The condition of the “onen” (a bereaved person whose close relative who has not yet been buried) and the laws are described here.
There it says:
Because of the need to make and conclude the funeral arrangements, the onen is released from the obligations of prayer, and many other specific positive observances, such as reciting the motzi over bread or the grace after meals. He, therefore, cannot be included in a minyan. While he is exempt from performing the positive commandments, he remains part of society and must obey all the negative commands. The onen should not perform commandments from which he is exempted. This would indicate a lack of concern for the deceased, and the Rabbis insisted that there is no virtue in this action.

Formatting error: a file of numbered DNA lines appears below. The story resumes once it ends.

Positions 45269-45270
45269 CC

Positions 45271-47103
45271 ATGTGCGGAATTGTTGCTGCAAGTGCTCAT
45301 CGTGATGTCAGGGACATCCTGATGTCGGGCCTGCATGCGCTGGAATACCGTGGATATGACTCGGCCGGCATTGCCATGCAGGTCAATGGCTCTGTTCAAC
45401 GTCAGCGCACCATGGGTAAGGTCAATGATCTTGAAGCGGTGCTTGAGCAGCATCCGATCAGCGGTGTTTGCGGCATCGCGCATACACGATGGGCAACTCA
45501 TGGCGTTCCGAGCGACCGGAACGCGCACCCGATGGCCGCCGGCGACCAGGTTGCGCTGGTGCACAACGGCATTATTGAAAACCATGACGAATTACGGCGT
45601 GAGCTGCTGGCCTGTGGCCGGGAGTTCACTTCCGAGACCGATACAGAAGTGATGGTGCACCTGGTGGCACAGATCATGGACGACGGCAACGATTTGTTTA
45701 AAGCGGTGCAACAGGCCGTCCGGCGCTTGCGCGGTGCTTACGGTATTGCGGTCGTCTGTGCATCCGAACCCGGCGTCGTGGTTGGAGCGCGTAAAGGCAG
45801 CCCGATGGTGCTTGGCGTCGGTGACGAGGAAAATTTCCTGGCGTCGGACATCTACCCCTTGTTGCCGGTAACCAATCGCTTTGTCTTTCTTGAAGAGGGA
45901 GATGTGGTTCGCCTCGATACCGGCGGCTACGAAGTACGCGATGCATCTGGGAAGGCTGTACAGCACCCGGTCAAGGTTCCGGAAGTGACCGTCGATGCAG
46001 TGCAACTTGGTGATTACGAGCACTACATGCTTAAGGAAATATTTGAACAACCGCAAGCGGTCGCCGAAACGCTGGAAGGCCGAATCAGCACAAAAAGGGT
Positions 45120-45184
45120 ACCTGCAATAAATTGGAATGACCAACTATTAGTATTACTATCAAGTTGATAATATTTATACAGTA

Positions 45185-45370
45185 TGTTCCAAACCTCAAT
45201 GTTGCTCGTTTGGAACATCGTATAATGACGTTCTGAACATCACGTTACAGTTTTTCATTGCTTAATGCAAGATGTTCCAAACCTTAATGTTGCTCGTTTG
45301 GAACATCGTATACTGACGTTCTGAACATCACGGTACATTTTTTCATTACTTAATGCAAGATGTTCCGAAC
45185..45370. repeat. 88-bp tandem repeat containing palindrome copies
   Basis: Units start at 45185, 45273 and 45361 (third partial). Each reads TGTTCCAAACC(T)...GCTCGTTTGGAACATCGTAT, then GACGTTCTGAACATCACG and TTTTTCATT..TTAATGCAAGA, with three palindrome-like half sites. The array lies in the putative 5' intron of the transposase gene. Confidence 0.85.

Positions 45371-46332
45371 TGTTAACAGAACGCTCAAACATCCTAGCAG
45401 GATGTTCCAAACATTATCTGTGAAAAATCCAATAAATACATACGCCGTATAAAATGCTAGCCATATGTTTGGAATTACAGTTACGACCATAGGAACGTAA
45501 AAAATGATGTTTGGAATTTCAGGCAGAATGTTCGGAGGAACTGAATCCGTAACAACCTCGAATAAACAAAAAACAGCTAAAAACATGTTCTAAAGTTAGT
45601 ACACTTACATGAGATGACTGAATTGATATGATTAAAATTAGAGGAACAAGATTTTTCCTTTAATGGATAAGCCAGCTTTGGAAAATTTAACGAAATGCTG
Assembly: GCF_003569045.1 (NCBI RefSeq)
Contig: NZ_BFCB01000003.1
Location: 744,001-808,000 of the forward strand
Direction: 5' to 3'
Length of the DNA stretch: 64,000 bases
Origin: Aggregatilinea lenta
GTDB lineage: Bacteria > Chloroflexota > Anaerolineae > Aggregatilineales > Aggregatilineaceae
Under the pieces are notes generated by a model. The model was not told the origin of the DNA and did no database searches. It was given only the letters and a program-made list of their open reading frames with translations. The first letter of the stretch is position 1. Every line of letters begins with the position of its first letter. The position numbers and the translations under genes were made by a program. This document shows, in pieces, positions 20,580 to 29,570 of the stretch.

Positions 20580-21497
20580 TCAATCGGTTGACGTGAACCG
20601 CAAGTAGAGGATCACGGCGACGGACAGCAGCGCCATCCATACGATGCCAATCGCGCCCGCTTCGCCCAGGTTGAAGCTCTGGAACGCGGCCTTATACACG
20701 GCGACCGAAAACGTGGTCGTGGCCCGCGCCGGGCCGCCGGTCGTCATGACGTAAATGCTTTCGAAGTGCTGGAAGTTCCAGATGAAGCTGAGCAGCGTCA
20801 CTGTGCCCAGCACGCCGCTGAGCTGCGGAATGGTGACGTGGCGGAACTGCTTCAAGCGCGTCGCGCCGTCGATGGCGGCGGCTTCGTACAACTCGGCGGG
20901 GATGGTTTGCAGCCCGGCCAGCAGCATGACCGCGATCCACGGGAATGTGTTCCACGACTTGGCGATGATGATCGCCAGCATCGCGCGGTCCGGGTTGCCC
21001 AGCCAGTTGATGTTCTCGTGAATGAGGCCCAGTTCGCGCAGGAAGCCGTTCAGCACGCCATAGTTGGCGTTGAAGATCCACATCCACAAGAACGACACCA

So when presented with, say, a drink, he cannot say the requisite blessing. Saying the blessing would take at maximum 10 seconds. Any decision about the funeral arrangements could surely wait 10 secs. Would such a short interruption really “indicate a lack of concern for the deceased”?
Why is it then that a bereaved person cannot even make a short blessing over his food?